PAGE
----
During the 2018 Winter Break, I told my friend that if I ever failed to study my C++ textbook less than 10 hours in a day, I would pay him $50. I would record a timelapse of myself working over 2 weeks and log my daily schedule as proof of completion. The result? I succeeded in studying for a minimum of 10 hours a day (totalling up to 168 hours over the course of 2 weeks) and ended up learning much more computer science than what was taught in one semester at school.

During 2019, I figured that I needed to practice playing the piano more, so I set up a Beeminder goal that would charge me $5 every day I failed to play for 2 hours. It managed to keep me practicing the piano for longer than I had ever before in my life, lasting over a month.

During the summer of 2019, in an attempt to break out from my inner introvert, I told my friend that I would pay him $50 if I had failed to hug 20 people at Canada's Wonderland before I returned. I kept a phone in my pocket to record audio as proof of my efforts. (He ended up getting $50, for I weaseled out of the challenge until around the final two hours, during which time I had probably asked around 20 people but only received like 10 hugs. However, 10 hugs is more than plenty for a giant introvert like me.)

Perhaps you're cringing at the thought of doing something this embarrassing (I definitely am), but it still emphasizes the power of precommitments and accountability. It literally got me, an enormous introvert, to walk around the waterpark at Canada's Wonderland asking random strangers for a hug.

Accountability is an enormously powerful tool, but it isn't always easy to find somebody to keep you accountable. It's even harder to be kept accountable with the use of the Internet, where distractions thrive in every corner you turn, and where it's also quite difficult to set up a form of proof for those keeping you accountable that prevents you from cheating (besides self-morals, which can easily disintegrate under large consequences).

As a proof-of-concept, during the summer of 2019, I had tried to study a programming textbook, and I decided to keep myself accountable by streaming my workstation (my desk + my screen) on Twitch. Not only did this end up frying and breaking my phone (which was being used to stream), but the setup and maintenance of the stream often generated friction between me and my work. There had to be a way to keep myself accountable without this amount of hassle.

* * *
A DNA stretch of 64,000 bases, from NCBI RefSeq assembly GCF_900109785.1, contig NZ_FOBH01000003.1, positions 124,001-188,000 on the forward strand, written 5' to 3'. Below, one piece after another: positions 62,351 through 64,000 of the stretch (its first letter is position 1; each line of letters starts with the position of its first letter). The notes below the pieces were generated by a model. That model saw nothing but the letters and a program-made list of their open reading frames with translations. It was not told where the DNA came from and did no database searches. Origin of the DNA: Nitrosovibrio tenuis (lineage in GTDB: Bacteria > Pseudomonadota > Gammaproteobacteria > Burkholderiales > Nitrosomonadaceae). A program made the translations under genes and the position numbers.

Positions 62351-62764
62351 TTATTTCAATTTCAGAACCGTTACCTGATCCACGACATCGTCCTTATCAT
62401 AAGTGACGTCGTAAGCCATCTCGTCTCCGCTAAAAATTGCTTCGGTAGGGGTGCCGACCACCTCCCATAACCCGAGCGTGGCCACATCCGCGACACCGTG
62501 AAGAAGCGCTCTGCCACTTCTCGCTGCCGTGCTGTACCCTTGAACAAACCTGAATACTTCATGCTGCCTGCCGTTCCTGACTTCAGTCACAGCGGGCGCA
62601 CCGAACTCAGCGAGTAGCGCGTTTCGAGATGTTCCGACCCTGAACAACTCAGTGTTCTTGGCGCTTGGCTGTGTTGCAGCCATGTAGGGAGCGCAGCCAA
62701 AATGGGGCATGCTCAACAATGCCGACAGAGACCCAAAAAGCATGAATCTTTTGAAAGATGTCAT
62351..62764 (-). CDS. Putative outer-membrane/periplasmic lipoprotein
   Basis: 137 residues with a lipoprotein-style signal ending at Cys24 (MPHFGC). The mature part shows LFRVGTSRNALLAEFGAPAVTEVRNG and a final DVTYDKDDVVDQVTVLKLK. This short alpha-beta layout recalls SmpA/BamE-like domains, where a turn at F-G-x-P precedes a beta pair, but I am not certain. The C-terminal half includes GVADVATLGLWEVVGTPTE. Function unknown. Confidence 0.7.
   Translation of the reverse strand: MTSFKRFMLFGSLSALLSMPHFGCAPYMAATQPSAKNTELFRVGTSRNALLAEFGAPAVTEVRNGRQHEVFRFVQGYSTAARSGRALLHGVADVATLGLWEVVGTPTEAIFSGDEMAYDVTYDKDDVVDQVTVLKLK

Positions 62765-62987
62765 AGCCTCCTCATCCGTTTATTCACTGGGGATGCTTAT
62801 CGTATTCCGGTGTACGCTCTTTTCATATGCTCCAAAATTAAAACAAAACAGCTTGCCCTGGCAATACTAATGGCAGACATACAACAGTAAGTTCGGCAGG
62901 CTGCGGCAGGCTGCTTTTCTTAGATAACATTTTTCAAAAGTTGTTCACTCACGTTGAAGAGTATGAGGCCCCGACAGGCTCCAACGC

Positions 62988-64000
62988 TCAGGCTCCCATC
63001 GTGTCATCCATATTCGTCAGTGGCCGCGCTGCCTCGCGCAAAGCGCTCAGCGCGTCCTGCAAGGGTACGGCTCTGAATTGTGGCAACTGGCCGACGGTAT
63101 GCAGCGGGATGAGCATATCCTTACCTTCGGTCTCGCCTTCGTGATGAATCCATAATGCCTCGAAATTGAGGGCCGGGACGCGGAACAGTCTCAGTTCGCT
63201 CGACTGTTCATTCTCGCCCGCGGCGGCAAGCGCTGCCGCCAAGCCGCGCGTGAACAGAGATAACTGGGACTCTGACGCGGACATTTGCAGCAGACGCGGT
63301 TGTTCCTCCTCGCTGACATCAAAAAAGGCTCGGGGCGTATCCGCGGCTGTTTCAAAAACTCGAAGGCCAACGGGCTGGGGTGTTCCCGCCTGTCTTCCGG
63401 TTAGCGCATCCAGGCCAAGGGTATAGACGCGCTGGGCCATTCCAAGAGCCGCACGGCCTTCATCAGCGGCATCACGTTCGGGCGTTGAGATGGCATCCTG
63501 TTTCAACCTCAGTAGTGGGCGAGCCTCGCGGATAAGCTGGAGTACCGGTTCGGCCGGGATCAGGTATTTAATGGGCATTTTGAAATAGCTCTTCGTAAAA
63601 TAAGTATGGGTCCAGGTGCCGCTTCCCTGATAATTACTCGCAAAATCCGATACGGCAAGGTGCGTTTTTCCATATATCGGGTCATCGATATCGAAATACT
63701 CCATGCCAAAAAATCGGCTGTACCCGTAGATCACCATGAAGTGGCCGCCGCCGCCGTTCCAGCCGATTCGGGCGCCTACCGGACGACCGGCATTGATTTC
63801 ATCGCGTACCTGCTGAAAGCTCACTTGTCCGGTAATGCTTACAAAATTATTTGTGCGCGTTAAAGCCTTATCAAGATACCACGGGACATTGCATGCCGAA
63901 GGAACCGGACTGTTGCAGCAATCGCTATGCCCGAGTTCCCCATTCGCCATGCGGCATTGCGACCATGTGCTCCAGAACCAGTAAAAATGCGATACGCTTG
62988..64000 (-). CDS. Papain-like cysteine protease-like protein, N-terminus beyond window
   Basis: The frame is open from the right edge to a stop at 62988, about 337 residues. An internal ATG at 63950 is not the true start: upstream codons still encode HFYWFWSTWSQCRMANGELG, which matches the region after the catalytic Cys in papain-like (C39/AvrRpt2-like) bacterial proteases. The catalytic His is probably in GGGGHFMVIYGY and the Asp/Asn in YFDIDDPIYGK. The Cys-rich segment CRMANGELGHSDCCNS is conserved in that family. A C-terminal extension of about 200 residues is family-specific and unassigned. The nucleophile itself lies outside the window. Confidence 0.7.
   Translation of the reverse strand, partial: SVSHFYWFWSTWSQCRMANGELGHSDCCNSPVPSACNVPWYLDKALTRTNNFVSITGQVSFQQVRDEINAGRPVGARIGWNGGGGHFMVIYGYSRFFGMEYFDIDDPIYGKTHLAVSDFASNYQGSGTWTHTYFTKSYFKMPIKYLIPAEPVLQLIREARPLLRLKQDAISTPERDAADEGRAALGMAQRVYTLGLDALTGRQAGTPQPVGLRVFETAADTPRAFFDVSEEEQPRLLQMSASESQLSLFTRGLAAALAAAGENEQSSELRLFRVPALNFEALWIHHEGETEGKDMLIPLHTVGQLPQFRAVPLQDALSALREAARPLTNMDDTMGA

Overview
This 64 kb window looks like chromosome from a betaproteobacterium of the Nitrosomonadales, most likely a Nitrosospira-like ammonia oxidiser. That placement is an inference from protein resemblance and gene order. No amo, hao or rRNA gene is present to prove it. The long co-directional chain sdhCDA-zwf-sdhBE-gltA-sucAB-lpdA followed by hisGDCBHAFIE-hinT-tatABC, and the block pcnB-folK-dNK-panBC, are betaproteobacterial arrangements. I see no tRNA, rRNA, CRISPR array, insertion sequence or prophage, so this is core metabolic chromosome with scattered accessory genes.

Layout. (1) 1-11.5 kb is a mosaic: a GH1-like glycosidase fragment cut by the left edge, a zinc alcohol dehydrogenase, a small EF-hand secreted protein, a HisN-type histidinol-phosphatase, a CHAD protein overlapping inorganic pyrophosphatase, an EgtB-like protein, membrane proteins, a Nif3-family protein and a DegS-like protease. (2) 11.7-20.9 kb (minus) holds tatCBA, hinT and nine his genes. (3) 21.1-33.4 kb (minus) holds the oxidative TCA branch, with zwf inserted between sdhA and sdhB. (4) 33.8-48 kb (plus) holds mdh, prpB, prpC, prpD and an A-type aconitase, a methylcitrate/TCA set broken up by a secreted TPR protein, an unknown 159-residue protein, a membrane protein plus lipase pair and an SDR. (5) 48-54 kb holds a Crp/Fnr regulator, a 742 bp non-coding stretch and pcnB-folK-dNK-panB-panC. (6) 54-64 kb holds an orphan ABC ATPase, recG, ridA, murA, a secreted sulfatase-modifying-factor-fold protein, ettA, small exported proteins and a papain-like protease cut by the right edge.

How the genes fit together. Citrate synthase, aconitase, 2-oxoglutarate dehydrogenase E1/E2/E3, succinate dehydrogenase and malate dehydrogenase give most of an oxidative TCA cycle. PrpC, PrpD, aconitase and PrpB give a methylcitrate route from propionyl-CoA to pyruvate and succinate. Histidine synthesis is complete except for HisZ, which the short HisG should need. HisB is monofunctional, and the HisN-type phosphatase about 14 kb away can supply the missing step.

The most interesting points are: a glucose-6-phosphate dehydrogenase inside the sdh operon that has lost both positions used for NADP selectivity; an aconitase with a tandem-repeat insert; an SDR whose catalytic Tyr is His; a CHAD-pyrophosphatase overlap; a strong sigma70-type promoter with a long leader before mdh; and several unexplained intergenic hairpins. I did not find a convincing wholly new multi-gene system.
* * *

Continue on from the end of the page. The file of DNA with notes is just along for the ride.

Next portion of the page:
I recalled a strategy Thomas Frank once used to ensure that he woke up early in the mornings. He would schedule a tweet to be sent out every day at 6:10AM in the morning stating that the few people to reply to it or so would receive $5. I thought that automating accountability so that you can't really weasel out would be a great idea, except I wanted a tool that would extend accountability beyond just waking up in the mornings. Right now, I'm struggling with sticking to a schedule that balances my goals into timeboxed sessions; I sometimes don't feel like working on a particular task that my schedule asks from me, which without accountability, allows me to be led astray from my larger goal at hand. I would seriously benefit from a combination of accountability + precommitment where if others would catch me straying from my schedule, I would be punished with a consequence (such as paying whoever catches me $5, etc.)

That's where the idea for Paranoia comes in.

What it does

Paranoia comes in two parts, a desktop app and a web app. We'll refer to the person wishing to keep themselves accountable as the user, and the ones who would be keeping them accountable their friends.

The user downloads the desktop app and sets up a schedule using the in-app calendar that they hope to follow. It could be a one time "work period" from 5PM - 7PM on May 17th, or it could be a recurring task, such as studying every morning from 6AM - 7AM on weekdays. In any case, during this time frame, Paranoia becomes "active," meaning that any of the user's friends could open the web app and press a button, which would send them a screenshot of the user's screen.

Yes, that's right. Paranoia's taking something that probably only malware would do and turning it into a near bullet-proof way to keep somebody accountable.

Evidently, there are a few concerns with this idea, and after thinking about it for some time, I believe that the following two requirements will help mitigate most, if not all of these concerns:

  • The user's screenshot will be heavily blurred so that you could only tell what they're doing (playing Minecraft vs. typing something up in Google Docs), but it would be impossible to read any text on their screen.
  • Paranoia will only be active (and permit screenshots) in the time frame the user defines.

There are a lot of different use cases for such an app. I know of many "Study with Me" videos online that motivate people to get working, for people tend to feel more motivated when they work alongside somebody else. Paranoia provides a real-time, more motivating alternative to a pre-recorded video. For example, if my friend and I wished to work on our ICS assignment for an hour, we could both set up Paranoia so that each others' real-time screen would be a click away, and thus whenever we would feel unmotivated, we would be able to check up on the other person and gain back motivation to continue working.

One of Paranoia's main purposes would be keeping the user accountable to avoid distractions. I had previously tried such a tactic with streaming, but the maintenance and effort it required simply didn't make it feasible and worth the accountability it provided. Paranoia serves as an alternative to streaming as an accountability tool, and instead it allows anybody to check up on what I'm doing whenever they want (emulating the real-time of a stream), while also not depleting my resources and making it as painless as possible for me to work.

Paranoia also provides benefits to the friend who's keeping the user accountable. For me, there are a lot of friends that I look up to, and having the ability to check up on what they're doing and seeing them hard at work would often give me a spark of motivation to continue pushing through whatever boring work I would be doing in the moment. By using Paranoia, not only are you keeping yourself accountable, but you're also helping motivate others who potentially are lacking motivation that might benefit from witnessing your productivity.